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Tuesday, October 26, 2021

Column: FDA gone Loko

If you’re over 21, put this paper down as soon as you finish this paragraph. No other story on this page is more important than this one. Now, put on your close-toed shoes and sprint to the Fast and Sleazy on B Street. Bring the debit card attached to your mom’s account and be prepared to empty her savings; today, big government is trying to take away the most essential part of your party experience, your Four Loko. So you’d better stock up like you’re preparing for the apocalypse. You can finish this article later online over a thirst-quenching, cranberry lemonade-flavored Four Loko. Savor it; if you don’t stockpile, it will be the last you ever enjoy. Ok, “enjoy” may be a bit strong. It will be the last you ever … have.

Welcome back. How did it go? Were there still any left on the shelves? Had a violent mob taken over the Sleaze yet?

Not yet? Good to hear. I’m glad you’re safe.

To you responsible readers who sprinted out of your classrooms to buy in bulk a beverage you were woefully unfamiliar with, I’m glad you made the right choice despite your ignorance. If you’d like to learn why this premium malt beverage is being removed from your shelves consider the following:

In 2005, three Ohio State alumni developed Four brand alcoholic energy drinks. Phusion Projects, LLC currently produces them in two different varieties, the availability of which depends on the state in which you live. Californians are best acquainted with the Loko variety, which contains 12 percent alcohol by volume and is most readily available in its 23.5-ounce size. There are many rumors as to what the “Four” represents. For years I thought it referred to each can being the approximate alcohol content of four beers. “Four” actually refers to the four main ingredients that also make this malt liquor beverage an energy drink: caffeine, taurine, guarana and wormwood (an essential ingredient in absinthe).

Four Loko, like the many similar drinks that preceded it, was designed to counteract the effects of alcohol’s suppressant nature; surely, if you can serve Red Bull vodkas or Jagerbombs over a bar’s countertop, they’d be fine in a giant can. Apparently, combining a suppressant and four stimulants can – in only the rarest of cases, I assure you – result in some dangerous and morally questionable situations. Some might even go so far as to call this mixture crazy (or, for my Spanish-speaking demographic, loco).

Democratic Sen. Charles Schumer of New York is one such party. Today, after months of pressure from Sen. Schumer, the FDA will confirm the combination above unsafe, effectively banning all such products from the market. In an announcement on his federal website, the senator goes so far as to say that this should “serve as a warning to anyone who tries to peddle dangerous and toxic brews to our children; do it, and we will shut you down.”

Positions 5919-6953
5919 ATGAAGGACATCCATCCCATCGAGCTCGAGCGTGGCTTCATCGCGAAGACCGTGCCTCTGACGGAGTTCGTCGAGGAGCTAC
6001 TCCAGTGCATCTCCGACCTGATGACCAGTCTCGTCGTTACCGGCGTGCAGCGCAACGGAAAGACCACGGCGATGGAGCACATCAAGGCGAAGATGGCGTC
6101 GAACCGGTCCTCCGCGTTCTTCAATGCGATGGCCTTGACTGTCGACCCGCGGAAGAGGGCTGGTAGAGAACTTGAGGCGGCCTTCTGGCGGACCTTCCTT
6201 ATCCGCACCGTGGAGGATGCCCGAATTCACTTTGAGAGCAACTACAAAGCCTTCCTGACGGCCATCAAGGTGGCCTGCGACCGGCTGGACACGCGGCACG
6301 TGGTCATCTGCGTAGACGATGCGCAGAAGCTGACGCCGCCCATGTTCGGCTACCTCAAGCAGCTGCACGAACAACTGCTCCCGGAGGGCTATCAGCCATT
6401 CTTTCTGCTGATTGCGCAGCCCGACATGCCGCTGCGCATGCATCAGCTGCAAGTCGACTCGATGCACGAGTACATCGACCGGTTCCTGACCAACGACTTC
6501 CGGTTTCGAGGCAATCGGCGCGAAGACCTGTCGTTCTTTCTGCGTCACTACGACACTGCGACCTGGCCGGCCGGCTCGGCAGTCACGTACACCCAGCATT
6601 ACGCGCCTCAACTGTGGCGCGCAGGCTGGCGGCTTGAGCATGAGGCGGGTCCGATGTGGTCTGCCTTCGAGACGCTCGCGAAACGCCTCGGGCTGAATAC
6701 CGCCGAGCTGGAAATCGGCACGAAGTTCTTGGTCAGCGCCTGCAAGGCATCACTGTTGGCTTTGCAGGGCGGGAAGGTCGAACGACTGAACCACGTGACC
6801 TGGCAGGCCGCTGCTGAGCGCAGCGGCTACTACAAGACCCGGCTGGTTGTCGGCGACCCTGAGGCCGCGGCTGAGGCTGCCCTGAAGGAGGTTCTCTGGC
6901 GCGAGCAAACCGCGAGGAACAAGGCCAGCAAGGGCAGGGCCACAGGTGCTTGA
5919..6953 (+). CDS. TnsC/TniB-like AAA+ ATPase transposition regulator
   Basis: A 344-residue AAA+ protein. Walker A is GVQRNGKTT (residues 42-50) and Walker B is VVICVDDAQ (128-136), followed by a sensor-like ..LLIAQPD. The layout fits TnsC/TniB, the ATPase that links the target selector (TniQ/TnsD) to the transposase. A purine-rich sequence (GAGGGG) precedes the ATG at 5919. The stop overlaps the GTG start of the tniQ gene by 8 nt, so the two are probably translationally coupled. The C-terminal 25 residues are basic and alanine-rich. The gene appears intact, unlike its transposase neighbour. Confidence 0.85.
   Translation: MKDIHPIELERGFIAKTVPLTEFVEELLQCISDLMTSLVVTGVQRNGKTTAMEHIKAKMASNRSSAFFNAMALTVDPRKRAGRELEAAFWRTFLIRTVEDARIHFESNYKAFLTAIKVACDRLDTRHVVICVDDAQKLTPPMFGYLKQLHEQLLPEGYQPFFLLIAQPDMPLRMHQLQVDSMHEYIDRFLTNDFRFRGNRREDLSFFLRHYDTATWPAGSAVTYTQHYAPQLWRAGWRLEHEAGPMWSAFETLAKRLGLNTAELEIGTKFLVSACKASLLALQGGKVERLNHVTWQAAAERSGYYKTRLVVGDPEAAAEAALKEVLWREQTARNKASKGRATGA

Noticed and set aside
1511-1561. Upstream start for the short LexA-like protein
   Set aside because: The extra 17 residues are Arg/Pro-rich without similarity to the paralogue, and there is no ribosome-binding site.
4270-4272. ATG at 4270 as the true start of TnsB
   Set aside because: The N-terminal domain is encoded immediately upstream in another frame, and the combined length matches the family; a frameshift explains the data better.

What Sen. Schumer does in this argument against my sweet nectar is a logical flaw taught in most LSAT or formal logic classes called “distorting the point at issue;” the argument mis-describes the position of its opponent – turning the creators of an alcoholic energy drink for adults into poison peddling salesmen parked in your cousin’s elementary school playground – to make the opponent easier to attack. This was not some pedophile’s insidious plot to take advantage of our youth. It was a business opportunity to break into a market that American legislators have failed to prohibit for centuries.

However, as 21st century Americans, we’re used to political hyperbole, so if this flaw were the only issue with Four Loko’s opposition in Sen. Schumer, I’d consider letting it slide. However, by visiting a website like opensecrets.org, a “center for responsive politics,” you can take a gander at the 20 U.S. Senators who receive the most money from the traditional alcohol companies and their lobbies, the companies that compete with this popular alcoholic energy drink. Sen. Schumer received $142,000 in campaign contributions this campaign cycle from major alcohol brand names. This is more than double any other sitting senator.

This important statistic raises the question: Is Sen. Schumer actually concerned with our children, who are no more likely to drink one alcoholic drink than the next, or is he concerned with appeasing the special interests that got him re-elected by a two-to-one margin earlier this month?

Sen. Charles Schumer is ruining my party experience to prostitute himself to the traditional alcohol industry that got him elected. Now how’s that for political hyperbole?

JOSH ROTTMAN will be heading to the Sleaze and getting a little Loko at 8 p.m. tonight at the John Natsoulas Gallery (521 First St.) for the release of Nameless Magazine’s 2010 print issue. Reach him at jjrottman@ucdavis.edu.

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